The community also boasts an excellent public school system, which has had recent improvements to strengthen it even further. “We’ve had a significant upgrade in our secondary education building,” Fitch says. “Not only in just the looks, but also the attitude and culture out there about work readiness, and there’s a little more activity in the students getting their hands dirty literally and figuratively with seeing what careers are available in Waseca.” Local leaders are also in conversation with the University of Minnesota “to find ways to bring more training to the high school students,” Sandholm says.
The community managed to rise to meet the challenges of the pandemic. “The community has weathered it very well, not just from a health aspect of our numbers of people that got sick or [were affected by] COVID, but economically,” Fitch says.
“We didn’t lose one business to COVID… Waseca did a great job stepping up and supporting their local community,” Sandholm adds. “Both the city and the county put some significant resources in to support local businesses to get them through some of the stress from COVID.” Already, the community is nearly back to pre-pandemic unemployment numbers.
Several initiatives are being implemented to keep Waseca County’s economy thriving. A manufacturing resource center will “focus on manufacturing and education and combine the two to really step up our manufacturing sector and to make a move forward,” Snook says.
The regional center will serve industries throughout southern Minnesota with leadership training, job training, and a variety of other services. It will partner with various higher learning institutions as well as other industries throughout the region. In addition, the center will match manufacturers with one another to help extend their vendor base. “So it’s also going to be a manufacturer connector,” Fitch says.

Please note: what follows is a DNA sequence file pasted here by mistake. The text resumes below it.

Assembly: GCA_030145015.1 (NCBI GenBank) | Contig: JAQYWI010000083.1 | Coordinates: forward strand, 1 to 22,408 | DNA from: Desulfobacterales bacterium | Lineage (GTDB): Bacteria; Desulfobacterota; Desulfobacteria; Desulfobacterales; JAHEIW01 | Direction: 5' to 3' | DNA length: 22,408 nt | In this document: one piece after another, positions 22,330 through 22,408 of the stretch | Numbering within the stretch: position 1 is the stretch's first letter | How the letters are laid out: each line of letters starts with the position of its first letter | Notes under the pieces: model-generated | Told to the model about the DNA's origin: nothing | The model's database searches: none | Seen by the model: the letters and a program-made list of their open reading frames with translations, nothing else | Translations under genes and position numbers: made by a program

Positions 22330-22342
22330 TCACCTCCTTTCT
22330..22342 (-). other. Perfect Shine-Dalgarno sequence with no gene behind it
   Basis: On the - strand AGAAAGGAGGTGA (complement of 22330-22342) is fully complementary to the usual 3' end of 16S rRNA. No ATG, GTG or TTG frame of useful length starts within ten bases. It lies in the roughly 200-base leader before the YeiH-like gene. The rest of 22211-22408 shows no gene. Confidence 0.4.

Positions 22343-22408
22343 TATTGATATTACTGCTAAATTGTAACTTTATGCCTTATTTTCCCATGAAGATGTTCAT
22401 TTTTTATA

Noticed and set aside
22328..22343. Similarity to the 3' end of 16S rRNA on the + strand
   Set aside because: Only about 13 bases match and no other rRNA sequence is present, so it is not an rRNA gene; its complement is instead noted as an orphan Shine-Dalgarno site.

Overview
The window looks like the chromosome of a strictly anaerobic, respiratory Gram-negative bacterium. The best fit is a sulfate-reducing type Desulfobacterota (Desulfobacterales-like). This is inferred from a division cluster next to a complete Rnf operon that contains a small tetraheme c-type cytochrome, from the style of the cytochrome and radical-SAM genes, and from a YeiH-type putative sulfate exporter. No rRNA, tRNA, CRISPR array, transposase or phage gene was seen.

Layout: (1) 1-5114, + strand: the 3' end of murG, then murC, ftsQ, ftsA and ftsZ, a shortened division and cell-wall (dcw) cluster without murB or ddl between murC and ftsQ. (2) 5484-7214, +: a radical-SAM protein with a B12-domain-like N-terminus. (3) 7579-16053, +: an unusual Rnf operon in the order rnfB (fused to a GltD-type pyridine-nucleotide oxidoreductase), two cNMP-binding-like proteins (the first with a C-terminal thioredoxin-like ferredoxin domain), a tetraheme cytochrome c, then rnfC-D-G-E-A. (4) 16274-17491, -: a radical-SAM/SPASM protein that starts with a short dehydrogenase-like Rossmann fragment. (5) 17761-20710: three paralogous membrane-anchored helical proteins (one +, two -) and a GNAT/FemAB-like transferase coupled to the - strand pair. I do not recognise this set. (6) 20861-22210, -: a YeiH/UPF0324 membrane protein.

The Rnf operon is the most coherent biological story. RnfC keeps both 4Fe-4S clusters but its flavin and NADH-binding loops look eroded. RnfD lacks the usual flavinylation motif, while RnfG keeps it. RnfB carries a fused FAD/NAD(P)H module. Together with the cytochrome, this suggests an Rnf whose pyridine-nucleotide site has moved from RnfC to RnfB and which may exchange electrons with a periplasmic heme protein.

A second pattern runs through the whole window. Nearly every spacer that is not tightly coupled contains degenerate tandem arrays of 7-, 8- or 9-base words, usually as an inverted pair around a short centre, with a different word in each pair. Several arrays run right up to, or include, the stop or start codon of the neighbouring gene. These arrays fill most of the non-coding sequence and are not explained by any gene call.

The Lead for Minnesota program opened its headquarters in Waseca in 2019, which has been a boon to both the city and to the region as a whole. “Its purpose is to help bring young people back to rural communities especially from our colleges and universities,” Sandholm says.
“Having Lead for Minnesota in Waseca, it really puts young thinkers at the fingertips of our businesses,” Fitch adds.
The chamber is partnering with the Waseca Economic Development Authority and several community organizations to create an exciting entrepreneurial challenge this year. “We launched a competition to start a new business in Waseca, and the winner is going to get over $30,000 to start their new business,” Fitch says. The hope is that this one-time opportunity will motivate potential entrepreneurs to pursue their dreams. “It definitely shows the initiative and thinking outside the box for our community and what we’re willing to do to push us forward,” she says.
This kind of innovative thinking caught the attention of the television show Small Business Revolution two years ago. “We were a top-ten candidate to win that show,” Fitch says. “We were picked [as] one of ten from over six thousand submissions of communities around the country, so we’re pretty proud that we made it that far in that competition.”
With so many programs working together to promote business development, Waseca County is certainly headed in the right direction, but the community is not resting on its laurels. Local leaders, with input from community members, are actively pursuing the bright future that they envision.
“The Waseca 2030 document outlines where we want to be as a community,” says Fitch. “There’s a road map on where they want our economic development to go and how vibrant and dynamic they want our community to be.” The next few years will be ones to watch as Waseca County travels along this promising road.